Not long ago, I made a bad decision bringing my good daughter to a scary movie.
My daughter’s 14 and I thought she could handle it. She could not. At least, she should not. I mean, just, no.
I am a woman of faith, so one would think I’d be a better mom. There’s the rub, because, full confession, this was kinda my best effort.
I actually read the reviews on this thing. It was based on a book that I didn’t read, but I thought the premise dissed the stuff I want my daughter to reject and deployed some girl power, so, good on that. Plus I asked a friend (who’s discerning, protective, you know - a good mom) her thoughts and she said, “Yes, go.” In fact, she came along! And brought her daughter!
Alas. The whole experience taught me an important lesson about my faith. It is not for my worst days (although, yeah, it is); it’s primarily for my best days, because running full throttle at my best self, scores about a B-. That’s an average. That means that any given day my best is just bad.
Wherein a woman of faith grabs that faith by the neck and, embarrassed, squeezes it for answers.
Mine came in the form of Noah. He’s a good guy from Scriptures who builds a boat when he’s supposed to, then sails that boat when he’s supposed to, then docks that boat when he’s supposed to.
Then, he gets drunk.
We all know Jesus’ first miracle is turning water into wine so no problem on a bit of imbibing of course, but Noah became an embarrassment to – this makes me cringe – his kids.
I get it. I was an embarrassment to my daughter that night at the movie. I tried bumbling her off to our car quick before anyone saw us (which did not work at all). My throat was tight with “If this is my best my kids are in trouble.” My face is red now just thinking about it.
Noah’s story, however, has a different finale. In Noah’s story, his kids covered for him. Well, one kid made fun of him, but the other two actually literally covered him (naked wasted did not originate this century, turns out).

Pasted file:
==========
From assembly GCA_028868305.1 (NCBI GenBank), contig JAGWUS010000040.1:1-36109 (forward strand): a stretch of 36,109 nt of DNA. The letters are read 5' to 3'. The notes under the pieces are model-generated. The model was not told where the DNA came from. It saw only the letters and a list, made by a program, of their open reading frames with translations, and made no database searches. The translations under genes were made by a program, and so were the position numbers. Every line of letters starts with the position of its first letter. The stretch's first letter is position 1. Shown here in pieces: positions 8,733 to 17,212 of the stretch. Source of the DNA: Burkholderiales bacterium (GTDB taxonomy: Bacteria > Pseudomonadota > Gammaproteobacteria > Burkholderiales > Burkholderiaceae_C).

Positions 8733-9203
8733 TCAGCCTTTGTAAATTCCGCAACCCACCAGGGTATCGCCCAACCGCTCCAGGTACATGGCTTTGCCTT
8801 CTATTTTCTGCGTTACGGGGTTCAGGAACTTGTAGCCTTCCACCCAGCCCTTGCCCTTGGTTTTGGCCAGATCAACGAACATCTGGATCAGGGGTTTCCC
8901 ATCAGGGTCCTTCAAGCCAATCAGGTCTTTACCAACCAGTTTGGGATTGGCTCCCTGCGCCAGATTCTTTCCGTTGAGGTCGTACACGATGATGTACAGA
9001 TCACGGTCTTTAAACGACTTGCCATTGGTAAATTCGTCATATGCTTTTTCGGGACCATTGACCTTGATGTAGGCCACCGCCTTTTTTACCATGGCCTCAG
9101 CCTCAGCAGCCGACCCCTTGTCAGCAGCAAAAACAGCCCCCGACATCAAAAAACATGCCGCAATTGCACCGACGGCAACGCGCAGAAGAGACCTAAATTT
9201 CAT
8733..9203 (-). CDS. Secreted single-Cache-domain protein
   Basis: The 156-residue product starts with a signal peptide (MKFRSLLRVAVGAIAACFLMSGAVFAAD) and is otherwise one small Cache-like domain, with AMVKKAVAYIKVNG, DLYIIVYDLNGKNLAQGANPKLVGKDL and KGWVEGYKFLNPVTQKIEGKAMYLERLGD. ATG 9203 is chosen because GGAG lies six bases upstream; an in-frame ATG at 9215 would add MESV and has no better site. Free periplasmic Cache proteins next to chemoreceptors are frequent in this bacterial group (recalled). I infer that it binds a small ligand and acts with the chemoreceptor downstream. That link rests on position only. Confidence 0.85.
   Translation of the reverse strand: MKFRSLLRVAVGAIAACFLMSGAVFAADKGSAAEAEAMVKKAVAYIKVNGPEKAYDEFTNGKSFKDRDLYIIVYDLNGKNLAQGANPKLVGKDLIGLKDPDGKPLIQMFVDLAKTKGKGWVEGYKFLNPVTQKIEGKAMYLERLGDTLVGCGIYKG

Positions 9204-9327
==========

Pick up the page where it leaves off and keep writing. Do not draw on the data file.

My daughter’s too young to cover for me. That’s fine, Noah’s finale was less about a kid cover and more about bearing witness to raw questions like, in the face of embarrassment, what good is a faith anyway? In fact, what good is a parent anyway?
Turns out, a cover.
Bad Mom Boost #1: Faith is not for shame. It is for covering our vulnerable places until we can shake off the shame and get back to doing a job well done.
Of course, that’s not an invitation to excuse sloppy behavior. The Author of Noah’s story does not excuse Noah.
The Author covers for Noah.
How? In Noah’s case, it was through two good kids. In my case, it was through a few quite healing conversations that I don’t have to write about because I’m lucky enough not to have all my personal business splashed across chapter nine of the first book of the Bible like Noah did.
The “how” will be a personal, concrete kindness from the God of our faith, just as it was personal between Noah and the God of the Scriptures. This will only ultimately be helpful to our kiddos if we, in fact, receive it.
Bad Mom Boost #2: We parents can allow ourselves permission to receive personal, concrete covers. In fact, we better receive them, because we’re teaching our kids how to receive them when they feel embarrassed, behave embarrassingly, etc. etc. etc.
We are teaching them how to respond to shame.
They can count on us to be parents who know: shame happens. Sometimes it happens when you’ve actually put your very best foot forward. In fact, it’ll keep happening so gird your loins on getting used to dealing with it in a healthy way.
While our kids' faith is still under construction, they can look to us to cover as parents can.
Which, we admit, will be about a B-, on a good day. Embarrassing.
However, our embarrassments are training ground to show our kids how to get on with our best, even among our bad. Our embarrassments also force us to dig into our own faith, and catch salty finales like Noah’s cover story. These rarely make the mainstream sermon circuit and yet they balm our embarrassed hearts in the most loving way.
That makes a bad mom think she just might stand a chance, since at her very worst best, someone’s still got her back.
Janelle Alberts writes pithy parenting pieces that usually feature a bit of Scripture you've never heard, but wish you had. Knowing things like even Noah got tipsy & embarrassed his kids can help a girl rally to the end of the day. She is a regular contributor to Christianity Today's Gifted for Leadership. Find out more about Alberts here.